If I do an event, then I am literally “down” for several days afterwards. It is worth it to me, just to stay as positive, helpful and useful as I possibly can be. I also don’t admonish others who are not in the same place as me. I remember times when I didn’t feel as happy inside and I still have periods like that. The ups and downs are pretty normal within the lives of chronic pain patients. Sometimes when in horrible pain physically and/or mentally; people generally think that others should be able to see or feel things the same way as they do.
Now, I have a different strategy for dealing with the pain. I utilize every possible venue to express my own pain and my reaction to the changes that it has made in my life and our lives. I am not always positive, nor am I constantly happy and upbeat. But I do try to be positive as often as possible on Social media. Sometimes people’s lives depend on it. Naturally, we all have our darker times; but I try to rarely share those publicly. I’m not saying that I’m right or this is right for everyone. I’m just sharing how I deal with my own personal pain.
I felt the need or the urge to write about this because I received a private note from someone. It really hurt at first and I was crying. I participated and usually do participate in the various online events and “photo challenges”. It may be for U.S Pain foundation, for WEGO health or for RSDSA etc. It’s just therapeutic for me and I enjoy being a part of these online events. If I can cheer up one person then it is worth it for me. If I can show one person, a light at the end of the tunnel, then I have given them hope. Someone sent me this private message and it said; “Not to start anything but….why do you devote so much time and trouble to your blog, your websites, groups and writings? Why don’t you just deal with the pain, like the rest of us? YOUR “Happy challenge” was yours not mine…. I guess we don’t see it the same way. I just try to get thru the day w/the least amount of pain possible and thank God when I awaken the next day. No drugs, no docs, just PT and pain shrink….”. Like I said, at first I cried and I was hurt by these words. For a few moments, I felt like it was and has been all for nothing. But it’s not for nothing. We are not all in the same place at the same time. There are stages of chronic pain, just as there are stages of grief; they are pretty similar. But one thing for sure, I don’t put others down for taking or not taking medications or if they choose to use an SCS or a pain pump (for which I’m not a candidate, due to an Immune deficiency disease). I feel strongly about doing whatever is necessary to achieve the best quality of life that I can possibly have. I don’t choose to go to as many Dr’s as I once did. I try to just visit the specialists that my life depends on. I don’t just “wait for the next day to arrive”. Though I do thank God every day, for giving me life. I also don’t do PT after 9 years of doing it and I don’t go to a “pain shrink”. But that is my choice. I do take a normal dose of Opioid pain medication, of which my life “depends on” now. I’m not “addicted”, but “dependent” on this medication. But guess what? I was able to attend my youngest granddaughters’ first birthday party because of this. I GOT the pleasure of attending a U.S. pain conference this past weekend. I got to do it and got through it, because I am able to take a pill that helps me get through these events. Yes, of course I suffer still, for a few days afterwards, but I have the memories and so do the “little ones” and the other people who I got to spend time with. I also got to experience other persons like myself, who want to make a difference and try to help in the world of chronic pain. It’s not for everybody and that’s OK. We are all different, it’s supposed to be that way. I don’t particularly enjoy things like gardening or cooking. Some people couldn’t imagine life without those things. I am me and that is OK. I cannot please everyone and it’s alright. I’m not crying any longer about the message. Instead I feel badly for the person who wrote it. They are in a darker or more sad place than me. I will be there for them if or when they are ready.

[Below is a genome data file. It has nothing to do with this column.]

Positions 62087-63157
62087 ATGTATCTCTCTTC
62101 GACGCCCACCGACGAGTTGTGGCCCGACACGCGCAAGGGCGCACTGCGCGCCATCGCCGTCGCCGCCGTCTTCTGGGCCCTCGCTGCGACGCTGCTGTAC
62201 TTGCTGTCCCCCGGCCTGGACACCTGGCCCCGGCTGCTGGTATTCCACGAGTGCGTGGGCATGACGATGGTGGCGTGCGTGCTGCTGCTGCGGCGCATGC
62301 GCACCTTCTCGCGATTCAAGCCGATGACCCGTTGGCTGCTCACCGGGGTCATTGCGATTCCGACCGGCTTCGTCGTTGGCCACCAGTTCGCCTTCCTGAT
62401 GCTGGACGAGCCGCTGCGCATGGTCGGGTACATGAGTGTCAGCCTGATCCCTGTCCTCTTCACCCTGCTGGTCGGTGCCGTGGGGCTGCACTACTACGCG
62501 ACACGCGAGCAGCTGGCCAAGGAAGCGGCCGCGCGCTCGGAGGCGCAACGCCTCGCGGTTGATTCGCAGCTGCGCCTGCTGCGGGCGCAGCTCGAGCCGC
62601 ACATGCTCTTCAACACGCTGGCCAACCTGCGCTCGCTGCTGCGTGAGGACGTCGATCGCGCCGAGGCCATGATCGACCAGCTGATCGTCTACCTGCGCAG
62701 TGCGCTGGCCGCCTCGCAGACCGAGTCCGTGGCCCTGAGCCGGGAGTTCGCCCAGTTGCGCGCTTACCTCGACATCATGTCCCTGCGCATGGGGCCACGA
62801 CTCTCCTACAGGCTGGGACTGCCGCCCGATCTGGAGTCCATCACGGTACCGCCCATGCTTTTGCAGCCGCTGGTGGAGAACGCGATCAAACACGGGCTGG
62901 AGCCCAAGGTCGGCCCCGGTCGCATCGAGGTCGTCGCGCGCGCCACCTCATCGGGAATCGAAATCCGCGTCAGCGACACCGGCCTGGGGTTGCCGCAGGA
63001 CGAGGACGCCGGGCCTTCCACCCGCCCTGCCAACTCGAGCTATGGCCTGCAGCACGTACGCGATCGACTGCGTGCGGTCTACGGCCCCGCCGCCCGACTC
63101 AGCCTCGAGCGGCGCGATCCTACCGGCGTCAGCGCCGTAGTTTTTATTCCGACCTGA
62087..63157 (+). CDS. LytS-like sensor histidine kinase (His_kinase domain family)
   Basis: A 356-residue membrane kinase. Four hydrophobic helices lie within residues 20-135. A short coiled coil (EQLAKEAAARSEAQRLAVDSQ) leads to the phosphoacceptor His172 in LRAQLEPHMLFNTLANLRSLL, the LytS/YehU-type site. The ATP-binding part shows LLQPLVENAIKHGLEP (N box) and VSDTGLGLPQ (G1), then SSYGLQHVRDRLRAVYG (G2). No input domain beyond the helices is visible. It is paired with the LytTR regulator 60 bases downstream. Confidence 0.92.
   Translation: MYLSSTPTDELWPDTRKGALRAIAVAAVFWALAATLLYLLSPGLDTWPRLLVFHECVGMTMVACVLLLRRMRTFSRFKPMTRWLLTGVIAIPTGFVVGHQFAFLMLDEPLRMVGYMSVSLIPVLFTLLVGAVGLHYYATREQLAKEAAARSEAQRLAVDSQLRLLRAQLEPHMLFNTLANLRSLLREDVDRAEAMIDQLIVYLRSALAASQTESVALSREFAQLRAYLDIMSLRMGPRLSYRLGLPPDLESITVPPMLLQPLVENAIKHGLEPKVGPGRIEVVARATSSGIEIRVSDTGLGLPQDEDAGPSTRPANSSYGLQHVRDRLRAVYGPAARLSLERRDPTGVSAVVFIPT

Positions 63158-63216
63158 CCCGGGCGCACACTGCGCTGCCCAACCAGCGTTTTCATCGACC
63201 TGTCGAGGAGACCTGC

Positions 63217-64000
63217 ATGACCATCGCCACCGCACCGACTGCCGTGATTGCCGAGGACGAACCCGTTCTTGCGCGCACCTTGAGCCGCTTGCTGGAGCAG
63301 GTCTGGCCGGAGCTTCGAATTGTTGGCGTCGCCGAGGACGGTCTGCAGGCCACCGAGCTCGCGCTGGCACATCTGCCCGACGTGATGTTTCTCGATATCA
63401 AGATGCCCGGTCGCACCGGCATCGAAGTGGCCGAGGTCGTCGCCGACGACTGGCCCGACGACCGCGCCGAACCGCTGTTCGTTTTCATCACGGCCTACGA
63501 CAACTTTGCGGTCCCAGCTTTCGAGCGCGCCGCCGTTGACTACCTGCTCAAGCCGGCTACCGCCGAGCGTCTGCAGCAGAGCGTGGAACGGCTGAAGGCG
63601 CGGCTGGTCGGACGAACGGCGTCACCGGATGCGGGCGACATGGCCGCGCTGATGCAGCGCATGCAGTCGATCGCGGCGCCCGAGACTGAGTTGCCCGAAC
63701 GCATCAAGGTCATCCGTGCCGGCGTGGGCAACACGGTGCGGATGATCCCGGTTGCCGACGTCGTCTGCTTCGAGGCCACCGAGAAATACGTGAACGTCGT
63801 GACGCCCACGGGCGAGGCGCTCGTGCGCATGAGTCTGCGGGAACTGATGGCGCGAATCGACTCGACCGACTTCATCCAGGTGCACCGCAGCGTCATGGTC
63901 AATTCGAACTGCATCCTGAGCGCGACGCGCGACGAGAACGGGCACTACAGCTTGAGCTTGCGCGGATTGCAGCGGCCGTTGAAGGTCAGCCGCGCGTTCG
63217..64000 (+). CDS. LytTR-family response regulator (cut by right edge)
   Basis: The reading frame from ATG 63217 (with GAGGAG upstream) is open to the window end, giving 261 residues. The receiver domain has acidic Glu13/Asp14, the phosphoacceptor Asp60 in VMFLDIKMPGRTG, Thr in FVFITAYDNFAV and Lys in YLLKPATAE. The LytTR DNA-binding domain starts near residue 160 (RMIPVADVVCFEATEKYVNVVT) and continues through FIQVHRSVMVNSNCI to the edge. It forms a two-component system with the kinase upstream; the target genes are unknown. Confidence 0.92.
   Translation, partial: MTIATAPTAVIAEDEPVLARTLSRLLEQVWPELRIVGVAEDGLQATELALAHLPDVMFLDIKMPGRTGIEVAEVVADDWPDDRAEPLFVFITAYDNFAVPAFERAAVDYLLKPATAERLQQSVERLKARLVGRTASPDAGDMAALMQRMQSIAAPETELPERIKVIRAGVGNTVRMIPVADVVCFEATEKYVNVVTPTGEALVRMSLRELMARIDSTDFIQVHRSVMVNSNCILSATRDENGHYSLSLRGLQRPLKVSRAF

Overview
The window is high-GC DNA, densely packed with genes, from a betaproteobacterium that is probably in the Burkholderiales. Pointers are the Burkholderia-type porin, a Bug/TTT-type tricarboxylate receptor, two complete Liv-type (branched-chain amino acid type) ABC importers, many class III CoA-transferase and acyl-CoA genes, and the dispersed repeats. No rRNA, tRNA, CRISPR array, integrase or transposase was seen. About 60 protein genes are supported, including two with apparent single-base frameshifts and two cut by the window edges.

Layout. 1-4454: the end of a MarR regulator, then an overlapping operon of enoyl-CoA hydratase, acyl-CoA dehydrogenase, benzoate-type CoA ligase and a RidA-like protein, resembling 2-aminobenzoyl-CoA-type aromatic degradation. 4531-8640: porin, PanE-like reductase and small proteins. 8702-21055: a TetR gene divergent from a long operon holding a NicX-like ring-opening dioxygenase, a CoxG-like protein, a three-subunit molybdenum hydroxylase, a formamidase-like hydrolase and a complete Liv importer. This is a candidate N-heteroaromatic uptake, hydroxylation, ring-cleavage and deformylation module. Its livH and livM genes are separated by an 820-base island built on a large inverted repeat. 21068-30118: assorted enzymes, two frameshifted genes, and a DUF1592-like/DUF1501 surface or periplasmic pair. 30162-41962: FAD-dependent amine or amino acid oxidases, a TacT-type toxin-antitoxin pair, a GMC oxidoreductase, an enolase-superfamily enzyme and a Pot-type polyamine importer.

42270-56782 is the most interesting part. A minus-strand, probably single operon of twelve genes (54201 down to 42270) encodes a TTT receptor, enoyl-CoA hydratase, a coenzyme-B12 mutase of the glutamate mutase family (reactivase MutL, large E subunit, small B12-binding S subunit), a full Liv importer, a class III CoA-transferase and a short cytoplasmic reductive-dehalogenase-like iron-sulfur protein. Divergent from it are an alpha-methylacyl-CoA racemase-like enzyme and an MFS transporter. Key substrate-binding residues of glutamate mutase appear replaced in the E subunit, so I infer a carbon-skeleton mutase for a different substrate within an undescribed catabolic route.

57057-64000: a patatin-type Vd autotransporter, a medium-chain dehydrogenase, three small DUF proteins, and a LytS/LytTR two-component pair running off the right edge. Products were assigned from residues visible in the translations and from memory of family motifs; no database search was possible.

It’s a difficult kind of life to explain when you look fine on the outside, your photos look like everything is “normal” on the outside; but my body burns and aches even through the smiles. I’m just like some of the other chronic pain patients, but I choose to outlet my pain in different ways. Nobody says that my way is the right way, but it’s the right way for me to express my pain and try to help others in the process.
Suzanne has lived with a Systemic CRPS & several other chronic pain illnesses since a MVA in 2002. Prior to being disabled from chronic pain, she was an Interpreter for the Deaf at a hospital & worked with Deaf children. Since 2005, Suzanne’s been a patient Health advocate, support group leader & Mentor. She continues doing these things today, but also does public speaking, awareness events and she’s a Writer/blogger & an Ambassador for the U.S. Pain Foundation.
For entertainment she creates advocacy videos & uplifting ASL cover song videos on You tube and she writes in her own blog Tears Of Truth (Suzydukettes.wordpress.com).